We may conclude, then, that a vital artistic intercourse was now maintained between Gandhara and Ajanta, and in this connection the cared ornament of palm-leaves, so reminiscent of the bole of the date-palm, amongst the ornaments of the doorway on Cave Twenty-three, is of the utmost significance.

But a second catastrophe occurred in Gandhara, and the destruction of the monastic foundations in that country was complete. The wars between the Saracenic Mohammedans and the Chinese Empire culminated about the middle of the eighth century in the utter defect and expulsion of the Eastern power(A.D. 751). The Arabs must then have swept Gandhara from end to end, and every monk who had not fled was doubtless put to the sword. India was the obvious refuge of the consequent crowd of emigres, and art and education the only menas open to them of repaying the hospitality of the Indian monasteries and governments. From this period must date the small panelled Buddhas which have been carved all over the older caves,not only at Ajanta, but also at Kanheri, at Karle, and doubtless elsewhere. The great durbar hall at Kanheri (Cave 10) is filled with a splendidly planned and coherent scheme of such decoration. But the artists have not always been so considerate. They have begun their carvings in the midest of older work, and side by side with it-probably wherever they were not stopped by the presence of paintings-without the slightest regard to the appropriateness of the combination, For some become as energetic as the sculptural capacitiees of the artisans of Byzantium had already shown themselves in the Gandharan monasteries.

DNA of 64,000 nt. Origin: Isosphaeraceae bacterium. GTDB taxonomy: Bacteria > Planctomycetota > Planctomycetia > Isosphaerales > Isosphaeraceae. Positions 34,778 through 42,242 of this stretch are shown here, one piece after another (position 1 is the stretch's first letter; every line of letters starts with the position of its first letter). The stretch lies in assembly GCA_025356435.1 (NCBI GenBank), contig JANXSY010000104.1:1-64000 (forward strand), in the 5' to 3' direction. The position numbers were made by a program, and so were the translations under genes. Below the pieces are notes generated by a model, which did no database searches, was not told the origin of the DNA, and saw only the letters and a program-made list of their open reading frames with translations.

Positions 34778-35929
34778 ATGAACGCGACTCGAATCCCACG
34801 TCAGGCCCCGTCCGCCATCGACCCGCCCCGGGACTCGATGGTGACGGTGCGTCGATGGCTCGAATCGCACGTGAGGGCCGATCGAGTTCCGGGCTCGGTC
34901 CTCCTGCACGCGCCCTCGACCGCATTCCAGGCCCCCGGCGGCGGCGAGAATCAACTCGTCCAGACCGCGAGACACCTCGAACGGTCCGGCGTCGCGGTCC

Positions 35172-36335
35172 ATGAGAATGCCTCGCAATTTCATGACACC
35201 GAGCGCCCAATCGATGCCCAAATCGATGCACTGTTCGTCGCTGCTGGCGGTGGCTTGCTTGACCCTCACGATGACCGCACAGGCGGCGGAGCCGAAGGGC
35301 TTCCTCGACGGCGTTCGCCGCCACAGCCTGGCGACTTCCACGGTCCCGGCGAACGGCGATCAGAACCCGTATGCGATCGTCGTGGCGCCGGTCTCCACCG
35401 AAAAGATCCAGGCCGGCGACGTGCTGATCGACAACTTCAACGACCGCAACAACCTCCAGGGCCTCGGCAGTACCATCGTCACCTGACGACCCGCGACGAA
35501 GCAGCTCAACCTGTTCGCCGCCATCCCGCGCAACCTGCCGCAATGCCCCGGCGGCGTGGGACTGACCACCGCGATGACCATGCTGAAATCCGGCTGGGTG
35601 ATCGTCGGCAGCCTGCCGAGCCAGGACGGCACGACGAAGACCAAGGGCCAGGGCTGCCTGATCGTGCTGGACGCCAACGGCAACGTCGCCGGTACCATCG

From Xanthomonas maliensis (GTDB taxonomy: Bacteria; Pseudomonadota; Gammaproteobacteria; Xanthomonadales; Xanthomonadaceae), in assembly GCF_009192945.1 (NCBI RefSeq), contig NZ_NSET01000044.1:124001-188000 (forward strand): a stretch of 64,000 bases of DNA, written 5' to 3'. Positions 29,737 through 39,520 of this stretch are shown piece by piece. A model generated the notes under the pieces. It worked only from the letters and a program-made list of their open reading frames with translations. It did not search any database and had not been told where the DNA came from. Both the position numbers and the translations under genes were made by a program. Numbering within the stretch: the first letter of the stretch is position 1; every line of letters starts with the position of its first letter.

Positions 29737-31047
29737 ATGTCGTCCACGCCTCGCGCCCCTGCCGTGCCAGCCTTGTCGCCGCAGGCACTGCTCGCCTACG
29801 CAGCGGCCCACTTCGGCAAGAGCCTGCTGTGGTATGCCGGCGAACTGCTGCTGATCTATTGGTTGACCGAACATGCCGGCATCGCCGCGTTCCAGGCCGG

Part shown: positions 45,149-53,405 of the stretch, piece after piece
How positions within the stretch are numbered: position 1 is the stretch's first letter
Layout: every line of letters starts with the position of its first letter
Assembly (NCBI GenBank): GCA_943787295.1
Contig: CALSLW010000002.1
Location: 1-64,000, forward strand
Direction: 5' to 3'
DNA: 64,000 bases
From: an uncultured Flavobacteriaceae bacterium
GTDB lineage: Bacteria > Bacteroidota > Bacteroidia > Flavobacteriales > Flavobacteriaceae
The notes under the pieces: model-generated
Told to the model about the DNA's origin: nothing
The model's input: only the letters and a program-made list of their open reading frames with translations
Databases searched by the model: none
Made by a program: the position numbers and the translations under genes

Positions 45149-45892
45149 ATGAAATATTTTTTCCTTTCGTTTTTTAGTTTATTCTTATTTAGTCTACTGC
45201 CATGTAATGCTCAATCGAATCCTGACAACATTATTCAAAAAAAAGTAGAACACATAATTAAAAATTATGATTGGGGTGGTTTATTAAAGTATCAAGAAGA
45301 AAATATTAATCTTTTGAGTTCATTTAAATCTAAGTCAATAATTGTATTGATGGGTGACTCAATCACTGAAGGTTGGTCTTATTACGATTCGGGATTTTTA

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The main theme of my life is to take the message of Sanatana Dharma to every home and pave the way for launching, in a big way, the man-making programme preached and envisaged by great seers like Swami Vivekananda. - Mananeeya Eknathji

विवेकानन्द केन्द्र कन्याकुमारी (Vivekananda Kendra Kanyakumari)
Vivekananda Rock Memorial & Vivekananda Kendra : http://www.vivekanandakendra.org
Read Article, Magazine, Book @ http://eshop.vivekanandakendra.org/e-granthalaya
Cell : +91-941-801-5995, Landline : +91-177-283-5995

. . . Are you Strong? Do you feel Strength? — for I know it is Truth alone that gives Strength. Strength is the medicine for the world's disease . . .
This is the great fact: "Strength is LIFE; Weakness is Death."